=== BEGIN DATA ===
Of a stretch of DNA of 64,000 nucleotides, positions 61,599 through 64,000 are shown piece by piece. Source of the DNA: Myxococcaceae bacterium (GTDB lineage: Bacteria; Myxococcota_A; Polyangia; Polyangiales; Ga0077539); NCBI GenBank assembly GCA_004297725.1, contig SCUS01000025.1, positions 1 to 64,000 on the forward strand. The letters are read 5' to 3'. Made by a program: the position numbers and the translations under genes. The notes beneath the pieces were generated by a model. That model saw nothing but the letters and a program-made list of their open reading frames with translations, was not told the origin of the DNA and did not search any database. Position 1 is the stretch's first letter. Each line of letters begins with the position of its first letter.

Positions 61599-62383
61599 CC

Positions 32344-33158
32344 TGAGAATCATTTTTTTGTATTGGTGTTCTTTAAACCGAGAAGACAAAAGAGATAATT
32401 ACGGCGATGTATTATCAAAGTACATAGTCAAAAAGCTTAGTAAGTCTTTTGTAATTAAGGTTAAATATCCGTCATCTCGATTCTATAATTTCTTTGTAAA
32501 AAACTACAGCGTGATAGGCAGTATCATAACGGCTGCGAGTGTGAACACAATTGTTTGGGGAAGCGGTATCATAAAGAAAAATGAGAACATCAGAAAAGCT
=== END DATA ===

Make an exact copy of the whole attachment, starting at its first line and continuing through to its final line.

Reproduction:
Of a stretch of DNA of 64,000 nucleotides, positions 61,599 through 64,000 are shown piece by piece. Source of the DNA: Myxococcaceae bacterium (GTDB lineage: Bacteria; Myxococcota_A; Polyangia; Polyangiales; Ga0077539); NCBI GenBank assembly GCA_004297725.1, contig SCUS01000025.1, positions 1 to 64,000 on the forward strand. The letters are read 5' to 3'. Made by a program: the position numbers and the translations under genes. The notes beneath the pieces were generated by a model. That model saw nothing but the letters and a program-made list of their open reading frames with translations, was not told the origin of the DNA and did not search any database. Position 1 is the stretch's first letter. Each line of letters begins with the position of its first letter.

Positions 61599-62383
61599 CC

Positions 32344-33158
32344 TGAGAATCATTTTTTTGTATTGGTGTTCTTTAAACCGAGAAGACAAAAGAGATAATT
32401 ACGGCGATGTATTATCAAAGTACATAGTCAAAAAGCTTAGTAAGTCTTTTGTAATTAAGGTTAAATATCCGTCATCTCGATTCTATAATTTCTTTGTAAA
32501 AAACTACAGCGTGATAGGCAGTATCATAACGGCTGCGAGTGTGAACACAATTGTTTGGGGAAGCGGTATCATAAAGAAAAATGAGAACATCAGAAAAGCT